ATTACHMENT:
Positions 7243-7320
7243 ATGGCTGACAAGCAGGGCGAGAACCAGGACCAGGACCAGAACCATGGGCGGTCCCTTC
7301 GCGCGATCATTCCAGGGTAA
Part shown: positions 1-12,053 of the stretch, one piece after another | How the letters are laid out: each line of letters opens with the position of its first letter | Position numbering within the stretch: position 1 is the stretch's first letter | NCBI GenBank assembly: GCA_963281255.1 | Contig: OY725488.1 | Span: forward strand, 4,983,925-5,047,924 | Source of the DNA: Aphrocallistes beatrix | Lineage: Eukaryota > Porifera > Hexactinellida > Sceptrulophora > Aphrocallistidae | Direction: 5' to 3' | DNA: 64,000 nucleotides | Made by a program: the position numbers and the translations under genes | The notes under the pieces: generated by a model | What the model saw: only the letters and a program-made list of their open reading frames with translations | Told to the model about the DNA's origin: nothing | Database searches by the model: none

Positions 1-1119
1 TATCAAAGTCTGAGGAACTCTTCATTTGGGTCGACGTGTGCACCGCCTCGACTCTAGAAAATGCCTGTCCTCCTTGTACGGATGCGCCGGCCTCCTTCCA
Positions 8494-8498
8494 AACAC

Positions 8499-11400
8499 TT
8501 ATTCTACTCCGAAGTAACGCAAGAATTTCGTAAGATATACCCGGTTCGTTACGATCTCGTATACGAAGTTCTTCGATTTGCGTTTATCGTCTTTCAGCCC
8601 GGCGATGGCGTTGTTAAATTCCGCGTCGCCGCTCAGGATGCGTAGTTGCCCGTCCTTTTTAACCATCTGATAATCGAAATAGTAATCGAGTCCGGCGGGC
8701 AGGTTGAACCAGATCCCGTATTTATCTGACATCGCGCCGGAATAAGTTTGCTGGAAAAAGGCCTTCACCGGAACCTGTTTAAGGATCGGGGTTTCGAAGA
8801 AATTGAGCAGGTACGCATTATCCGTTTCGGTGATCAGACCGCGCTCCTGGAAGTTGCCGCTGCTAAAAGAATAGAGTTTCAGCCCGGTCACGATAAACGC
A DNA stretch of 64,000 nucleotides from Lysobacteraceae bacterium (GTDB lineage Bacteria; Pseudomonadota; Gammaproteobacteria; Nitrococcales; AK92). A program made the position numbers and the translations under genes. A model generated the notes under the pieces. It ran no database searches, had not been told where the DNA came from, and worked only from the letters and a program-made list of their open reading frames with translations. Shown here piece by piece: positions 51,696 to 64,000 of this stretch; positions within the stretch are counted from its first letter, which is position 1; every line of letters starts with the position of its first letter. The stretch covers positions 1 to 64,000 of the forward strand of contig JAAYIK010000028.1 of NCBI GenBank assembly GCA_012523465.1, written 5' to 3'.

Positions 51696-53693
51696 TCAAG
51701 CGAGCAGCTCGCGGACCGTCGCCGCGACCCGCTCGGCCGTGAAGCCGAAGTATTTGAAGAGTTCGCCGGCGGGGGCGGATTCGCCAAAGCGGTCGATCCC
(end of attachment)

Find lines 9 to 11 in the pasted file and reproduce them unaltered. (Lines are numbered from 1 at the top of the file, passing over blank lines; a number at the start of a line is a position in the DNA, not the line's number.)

Positions 8499-11400
8499 TT
8501 ATTCTACTCCGAAGTAACGCAAGAATTTCGTAAGATATACCCGGTTCGTTACGATCTCGTATACGAAGTTCTTCGATTTGCGTTTATCGTCTTTCAGCCC